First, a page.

¶ 7. At trial, Cage testified that in September 2014 he was being held in the Bolivar County Correctional Facility on a domestic violence charge, and a guard told him that his lawyer was there to see him. He was then taken to meet with Shah, whom he had never met before. Shah said, “Hey, Mr. Cage,” and asked him to sign the letter. Cage testified that he signed the document without reading it because he thought that Shah was his lawyer and that the document was related to his release on bond. According to Cage, he and Shah discussed his domestic violence charge for five or six minutes, and then Shah left. Cage testified that Shah never mentioned Lloyd or this case. Cage admitted that Shah never stated to him that he was his lawyer. Rather, Cage thought that Shah was his lawyer because a guard told him that. This was consistent with the facility's visitor log, which showed that Shah visited Cage on September 23, 2014, and wrote “client visit” as the purpose of his visit.1 At trial, Cage admitted that he signed the letter;  however, he unequivocally denied that he wrote the letter, that its contents were true, or that he mailed it to Shah.2 He testified that he did not even know what the letter meant by “testimonial circumstances” or “protocol.”

¶ 8. The jury found Lloyd guilty of aggravated assault but could not reach a verdict on the charge of kidnapping, so a mistrial was declared on that count. The court denied Lloyd's motion for judgment notwithstanding the verdict or a new trial and sentenced him to fifteen years in prison, with five years suspended, and five years' post-release supervision. Lloyd filed a timely notice of appeal and argues that the jury's verdict was against the overwhelming weight of the evidence.

DISCUSSION

¶ 9. “When reviewing a denial of a motion for a new trial based on an objection to the weight of the evidence, we will only disturb a verdict when it is so contrary to the overwhelming weight of the evidence that to allow it to stand would sanction an unconscionable injustice.” Bush v. State, 895 So. 2d 836, 844 (¶ 18) (Miss. 2005). We must “view the evidence in the light most favorable to the verdict,” and we must affirm unless “[t]he trial court ․ abuse[d] its discretion in denying a new trial[.]” Id. at 845 (¶ 19).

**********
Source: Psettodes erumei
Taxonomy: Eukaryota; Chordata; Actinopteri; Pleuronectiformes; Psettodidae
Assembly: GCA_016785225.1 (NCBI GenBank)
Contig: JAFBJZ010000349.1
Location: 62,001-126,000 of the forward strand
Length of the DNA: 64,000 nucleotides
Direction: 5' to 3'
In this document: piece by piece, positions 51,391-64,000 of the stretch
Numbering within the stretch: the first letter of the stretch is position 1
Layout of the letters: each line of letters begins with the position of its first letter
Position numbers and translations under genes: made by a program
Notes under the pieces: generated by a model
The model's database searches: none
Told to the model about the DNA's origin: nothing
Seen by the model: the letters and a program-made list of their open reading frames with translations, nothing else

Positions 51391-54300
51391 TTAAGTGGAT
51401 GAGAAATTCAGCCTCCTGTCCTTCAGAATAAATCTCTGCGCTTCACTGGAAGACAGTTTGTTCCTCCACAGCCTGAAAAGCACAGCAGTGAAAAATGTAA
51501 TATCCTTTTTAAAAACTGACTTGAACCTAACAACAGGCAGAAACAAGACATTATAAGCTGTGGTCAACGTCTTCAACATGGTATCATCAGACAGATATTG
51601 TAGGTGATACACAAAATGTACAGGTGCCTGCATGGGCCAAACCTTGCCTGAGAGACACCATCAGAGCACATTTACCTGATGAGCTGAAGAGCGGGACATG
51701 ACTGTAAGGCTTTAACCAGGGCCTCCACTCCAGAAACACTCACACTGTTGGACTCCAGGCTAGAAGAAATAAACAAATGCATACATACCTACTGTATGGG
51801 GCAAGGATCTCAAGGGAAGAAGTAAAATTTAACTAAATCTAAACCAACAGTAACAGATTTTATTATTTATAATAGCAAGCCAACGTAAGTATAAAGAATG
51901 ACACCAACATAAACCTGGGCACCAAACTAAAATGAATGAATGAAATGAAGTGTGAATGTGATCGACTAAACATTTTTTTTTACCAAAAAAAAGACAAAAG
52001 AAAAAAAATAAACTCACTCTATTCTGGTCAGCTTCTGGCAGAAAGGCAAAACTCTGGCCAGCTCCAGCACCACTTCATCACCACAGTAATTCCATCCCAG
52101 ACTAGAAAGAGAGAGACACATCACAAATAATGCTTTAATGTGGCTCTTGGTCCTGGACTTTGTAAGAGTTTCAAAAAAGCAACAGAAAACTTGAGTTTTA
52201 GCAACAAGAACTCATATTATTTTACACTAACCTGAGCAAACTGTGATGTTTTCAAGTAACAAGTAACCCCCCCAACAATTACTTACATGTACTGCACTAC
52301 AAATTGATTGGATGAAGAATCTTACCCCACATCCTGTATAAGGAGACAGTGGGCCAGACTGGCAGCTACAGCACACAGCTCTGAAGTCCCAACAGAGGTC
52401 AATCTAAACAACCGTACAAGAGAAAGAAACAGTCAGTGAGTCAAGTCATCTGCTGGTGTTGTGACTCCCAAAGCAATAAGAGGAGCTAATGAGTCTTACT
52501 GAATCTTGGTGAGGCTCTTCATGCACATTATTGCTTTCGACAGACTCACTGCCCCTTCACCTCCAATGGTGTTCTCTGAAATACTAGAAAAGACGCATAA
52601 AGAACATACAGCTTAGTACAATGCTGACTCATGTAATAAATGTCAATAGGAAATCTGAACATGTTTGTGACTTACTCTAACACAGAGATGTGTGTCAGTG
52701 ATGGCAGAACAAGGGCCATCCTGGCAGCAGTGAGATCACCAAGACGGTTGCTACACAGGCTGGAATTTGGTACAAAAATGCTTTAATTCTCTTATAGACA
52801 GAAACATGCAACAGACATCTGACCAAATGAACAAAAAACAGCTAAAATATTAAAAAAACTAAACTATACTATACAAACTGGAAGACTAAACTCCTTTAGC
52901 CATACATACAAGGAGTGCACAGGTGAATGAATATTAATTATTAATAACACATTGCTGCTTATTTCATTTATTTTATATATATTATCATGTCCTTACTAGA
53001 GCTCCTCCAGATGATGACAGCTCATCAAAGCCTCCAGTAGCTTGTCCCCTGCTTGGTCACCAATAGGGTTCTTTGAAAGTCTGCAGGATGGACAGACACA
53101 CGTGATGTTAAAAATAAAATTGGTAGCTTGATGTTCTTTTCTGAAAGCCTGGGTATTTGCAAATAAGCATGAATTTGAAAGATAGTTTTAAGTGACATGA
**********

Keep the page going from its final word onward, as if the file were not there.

¶ 10. Lloyd's sole argument on appeal is that the verdict is against the overwhelming weight of the evidence because Cage is a “liar” and was impeached by the letter he signed. We disagree. Lloyd presented no evidence tending to prove his innocence after the State rested, and the letter was used for impeachment only and was not admitted into evidence. Thus, there was no substantive evidence of innocence to “weigh” against the evidence of Lloyd's guilt. See Moffett v. State, 456 So. 2d 714, 719 (Miss. 1984) (“The prior inconsistent out-of-court statements made by one not a party may not be used as substantive evidence.”). Accordingly, it cannot be said that the verdict is “contrary” to any evidence, much less “contrary to the overwhelming weight of the evidence.”

¶ 11. Moreover, even if it were clear that Cage had recanted at some stage, that alone would not require a new trial. See Turner v. State, 771 So. 2d 973, 976 (¶ 9) (Miss. Ct. App. 2000) (“Afficionados of television lawyer dramas may be under the impression that a new trial is automatically required when the sole eyewitness to a crime recants condemning testimony. Under Mississippi law, however, this is not so and for good reason.”). “[T]his Court will not ‘pass upon the credibility of witnesses and, where the evidence justifies a verdict, it must be accepted as having been found worthy of belief.’ ” Jones v. State, 95 So. 3d 641, 647 (¶ 20) (Miss. 2012) (quoting Massey v. State, 992 So. 2d 1161, 1163 (¶ 12) (Miss. 2008)). “When a criminal case is tried to a jury, the members of the jury act as the finders of fact.” Brown v. State, 764 So. 2d 463, 467 (¶ 9) (Miss. Ct. App. 2000). “They are charged to listen to the evidence, observe the demeanor of the witnesses, and decide the issue of the credibility of the witnesses and what weight to give to any particular piece of evidence.” Id. This is true even with witnesses who have given prior inconsistent statements. Id. at (¶ 10).

¶ 12. In this case, Cage testified unequivocally that Lloyd was the person who shot at Reed's car. His testimony is sufficient to uphold the verdict regardless of any alleged prior inconsistent statement. It is certainly sufficient here given the unanswered questions surrounding the purported recantation and the suspicious circumstances under which it was obtained. The verdict is not against the overwhelming weight of the evidence. Therefore, the trial judge did not abuse his discretion in denying the motion for a new trial.

¶ 13. THE JUDGMENT OF THE BOLIVAR COUNTY CIRCUIT COURT, FIRST JUDICIAL DISTRICT, OF CONVICTION OF AGGRAVATED ASSAULT AND SENTENCE OF FIFTEEN YEARS IN THE CUSTODY OF THE MISSISSIPPI DEPARTMENT OF CORRECTIONS, WITH FIVE YEARS SUSPENDED AND FIVE YEARS OF POST–RELEASE SUPERVISION, IS AFFIRMED. ALL COSTS OF THIS APPEAL ARE ASSESSED TO BOLIVAR COUNTY.

FOOTNOTES

1.   The visitor log was attached to a pretrial motion in limine filed by the State but was not offered or admitted into evidence at trial.

2.   Shah attempted to introduce what he represented to be the envelope in which he received the letter. According to Shah, the envelope would show that the letter was mailed to him from the facility. However, even assuming that the letter was mailed from the facility, Lloyd was being held there too. The trial judge excluded the envelope, which was not marked for identification or made a part of the record on appeal.

WILSON, J., FOR THE COURT:

LEE, C.J., IRVING AND GRIFFIS, P.JJ., BARNES, ISHEE, CARLTON, FAIR, GREENLEE AND WESTBROOKS, JJ., CONCUR.